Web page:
BLTC Press Titles


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The Art of Worldly Wisdom

Baltasar Gracian


The Worm Ouroboros

E. R. Eddison


The Secret Doctrine, Volume I Cosmogenesis

H. P. Blavatsky


My Man Jeeves

P. G. Wodehouse


A disputation on Holy Scripture

by William Whitaker

Excerpt:

PREFACE.

It seemed desirable that this, the great work of cue of the greatest of our early divines upon the cardinal point of difference between the churches of the Roman and the reformed communions, should be comprised in the collection of the Parker Society; not only on account of its intrinsic merits, but also for its historical value; as exhibiting the posture of defence assumed by our schools against that change of tactics in the management of this great controversy, which is to be dated from the institution of the Society of Jesus.

William Whitaker (or Whitacre) was born at Holme, in Lancashire, A. D. 1547, of a good family, nearly related to Alexander Nowel, the celebrated dean of St Paul's. He was bred at Cambridge, where he soon distinguished himself, and was in 1579 appointed the Queen's Professor of Divinity. In 1586, through the influence of Burghley and Whitgift, and in spite of obstinate and powerful opposition, he was made Master of St John's College in that University; soon after which appointment he took his degree of Doctor in Divinity. His delay in assuming the doctorate seems curious, and it was maliciously made the ground of a most unjust imputation of puritanism. How small was his sympathy with the disciplinarian party, appears from the manner in which he speaks of their great leader, Cartwright, in a letter preserved by Bancroft1: " Quem Cartwrightus nuper emisit libellum, ejus magnam partem perlegi. Ne vivam, si quid unquam viderim dissolutius ac pene puerilius. Verborum satis ille quidem lautam ac novam supellectilem habet, rerum omnino nullam, quantum ego quidem judicare possum. Deinde non modo perverse de Principis in Rebus Sacris atque Ecclcsiasticis auctoritate sentit; sed in papistarum etiam castra transfugit; a quibus tamen videri vult odio capitali dissidere. Verum nee in hac causa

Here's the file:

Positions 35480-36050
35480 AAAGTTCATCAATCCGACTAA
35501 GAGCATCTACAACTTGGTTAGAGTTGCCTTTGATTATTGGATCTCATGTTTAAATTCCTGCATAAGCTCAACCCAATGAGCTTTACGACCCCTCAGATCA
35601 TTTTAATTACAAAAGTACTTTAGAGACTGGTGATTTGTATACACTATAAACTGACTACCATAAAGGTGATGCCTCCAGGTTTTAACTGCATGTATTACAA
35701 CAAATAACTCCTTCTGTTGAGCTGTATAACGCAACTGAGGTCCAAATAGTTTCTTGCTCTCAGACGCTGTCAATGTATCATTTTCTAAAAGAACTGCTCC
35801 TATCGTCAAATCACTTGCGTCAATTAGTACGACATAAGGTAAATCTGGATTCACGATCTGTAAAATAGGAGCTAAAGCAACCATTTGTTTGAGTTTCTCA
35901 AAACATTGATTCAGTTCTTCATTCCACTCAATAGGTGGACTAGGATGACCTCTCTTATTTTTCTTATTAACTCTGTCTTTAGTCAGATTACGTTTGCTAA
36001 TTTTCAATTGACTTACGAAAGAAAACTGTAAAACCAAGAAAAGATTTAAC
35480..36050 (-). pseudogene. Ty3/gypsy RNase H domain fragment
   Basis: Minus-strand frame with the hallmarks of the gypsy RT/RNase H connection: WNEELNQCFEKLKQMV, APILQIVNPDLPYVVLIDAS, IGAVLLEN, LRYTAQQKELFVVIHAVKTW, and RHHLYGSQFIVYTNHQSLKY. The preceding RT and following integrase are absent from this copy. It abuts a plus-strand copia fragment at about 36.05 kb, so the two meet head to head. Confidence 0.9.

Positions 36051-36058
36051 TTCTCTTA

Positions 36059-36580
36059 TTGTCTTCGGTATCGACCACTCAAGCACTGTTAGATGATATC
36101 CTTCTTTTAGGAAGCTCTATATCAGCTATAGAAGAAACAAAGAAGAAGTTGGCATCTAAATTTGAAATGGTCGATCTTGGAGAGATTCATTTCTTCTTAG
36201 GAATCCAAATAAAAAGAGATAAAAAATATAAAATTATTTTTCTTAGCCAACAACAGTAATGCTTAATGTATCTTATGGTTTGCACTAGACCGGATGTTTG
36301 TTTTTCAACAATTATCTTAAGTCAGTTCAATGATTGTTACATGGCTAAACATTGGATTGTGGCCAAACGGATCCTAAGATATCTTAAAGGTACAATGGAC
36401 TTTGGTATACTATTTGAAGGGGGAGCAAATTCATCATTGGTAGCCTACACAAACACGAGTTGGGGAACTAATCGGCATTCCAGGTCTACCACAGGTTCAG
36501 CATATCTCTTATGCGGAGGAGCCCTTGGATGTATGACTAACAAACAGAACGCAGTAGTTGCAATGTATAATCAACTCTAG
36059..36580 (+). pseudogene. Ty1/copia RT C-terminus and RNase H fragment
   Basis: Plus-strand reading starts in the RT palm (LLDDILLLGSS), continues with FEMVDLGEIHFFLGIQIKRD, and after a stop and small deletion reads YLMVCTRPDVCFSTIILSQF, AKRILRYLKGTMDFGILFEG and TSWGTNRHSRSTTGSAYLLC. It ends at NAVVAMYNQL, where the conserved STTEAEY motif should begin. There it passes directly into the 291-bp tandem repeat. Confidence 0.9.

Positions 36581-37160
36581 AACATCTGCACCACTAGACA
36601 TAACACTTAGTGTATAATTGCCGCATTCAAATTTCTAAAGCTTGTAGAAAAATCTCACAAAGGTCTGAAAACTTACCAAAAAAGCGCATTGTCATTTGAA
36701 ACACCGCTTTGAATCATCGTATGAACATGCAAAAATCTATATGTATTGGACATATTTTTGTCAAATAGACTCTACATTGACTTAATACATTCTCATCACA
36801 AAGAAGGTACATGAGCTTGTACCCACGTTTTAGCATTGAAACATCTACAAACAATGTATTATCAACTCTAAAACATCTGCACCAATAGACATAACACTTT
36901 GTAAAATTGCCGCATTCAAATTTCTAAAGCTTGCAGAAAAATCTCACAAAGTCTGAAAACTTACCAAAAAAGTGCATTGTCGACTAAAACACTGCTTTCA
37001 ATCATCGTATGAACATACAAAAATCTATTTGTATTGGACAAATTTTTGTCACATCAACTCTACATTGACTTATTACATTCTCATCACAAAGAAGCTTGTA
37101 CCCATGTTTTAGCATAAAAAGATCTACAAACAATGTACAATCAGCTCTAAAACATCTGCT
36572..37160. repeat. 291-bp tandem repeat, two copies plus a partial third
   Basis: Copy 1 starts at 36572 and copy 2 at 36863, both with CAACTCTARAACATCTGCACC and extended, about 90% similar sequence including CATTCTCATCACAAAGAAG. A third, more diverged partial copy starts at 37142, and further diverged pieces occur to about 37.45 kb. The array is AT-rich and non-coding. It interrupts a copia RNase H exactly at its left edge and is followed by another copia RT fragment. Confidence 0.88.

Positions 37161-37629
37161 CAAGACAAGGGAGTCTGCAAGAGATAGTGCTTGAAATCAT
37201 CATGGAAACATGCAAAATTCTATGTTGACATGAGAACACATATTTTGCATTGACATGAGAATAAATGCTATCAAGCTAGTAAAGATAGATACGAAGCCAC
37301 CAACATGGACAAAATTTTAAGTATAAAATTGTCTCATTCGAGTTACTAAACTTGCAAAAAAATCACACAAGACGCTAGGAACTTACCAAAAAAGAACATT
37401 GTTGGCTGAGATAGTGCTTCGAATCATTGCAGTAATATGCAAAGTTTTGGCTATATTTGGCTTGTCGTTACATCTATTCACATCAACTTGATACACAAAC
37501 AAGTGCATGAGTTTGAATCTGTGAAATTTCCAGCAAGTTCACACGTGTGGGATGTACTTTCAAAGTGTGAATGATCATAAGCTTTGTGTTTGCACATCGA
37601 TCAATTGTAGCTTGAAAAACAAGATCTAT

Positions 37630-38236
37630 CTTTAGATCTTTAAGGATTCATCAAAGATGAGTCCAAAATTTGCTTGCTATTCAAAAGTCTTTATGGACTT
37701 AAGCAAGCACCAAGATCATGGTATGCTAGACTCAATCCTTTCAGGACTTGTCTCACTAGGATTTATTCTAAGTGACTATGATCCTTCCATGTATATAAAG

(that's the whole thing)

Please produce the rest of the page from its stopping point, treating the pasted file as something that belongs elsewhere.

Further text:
1 Surrey of Discipline, p. 379, Lond. 1593.

fcrcndus, sed aliis etiam in partibus tcla a papistis mutuatur. Denique, ut de Ambrosio dixit Hieronymus, verbis ludit, sententiis dormitat, et plane indignus est qui a quopiam docto refutetur."

But though far removed from the disciplinarian tenets of the puritans, Whitaker undoubtedly agreed with them in their hostility to the Arminian opinions, which in his time began to prevail in the Church of England; as appears from the share taken by him in the prosecution of Baret, and the devising of the Lambeth articles. The history of such proceedings is foreign from my present purpose; but the reader will find a full detail of the circumstances connected with them in Strype's Life of Whitgift, Book iv., Chapters 14—18. Shortly after the termination of that memorable dispute, Whitaker died in 1595, in the forty-seventh year of his age. He was married, and had eight children. It was pleasantly said of him, that he gave the world a child and a book1 every year. Of his children I have nothing to communicate, and his books will speak for themselves. They gained for him in his life-time a high character, not only with friends, but with enemies also. " I have," says the writer of his life, in Lupton's Protestant Divines2, " I have heard it confessed of English Papists themselves, which have been in Italy with Bellarminc himself, that he procured the true portraiture and effigies of this Whitaker to be brought to him, which he kept in his study. For he privately admired this man for his singular learning and ingenuity; and being asked of some of his friends, Jesuits, why he would have the picture of that heretic in his presence? he would answer, Quod quamvis htereticus erat et adversarius, erat tamen doctus adversarius: that, " although he was an heretic, and his adversary, yet he was a learned adversary," p. 359. " He was," says Gataker, " tall of stature and upright; of a grave aspect, with black hair and a ruddy complexion ; a solid judgment, a liberal mind, an affable disposition; a


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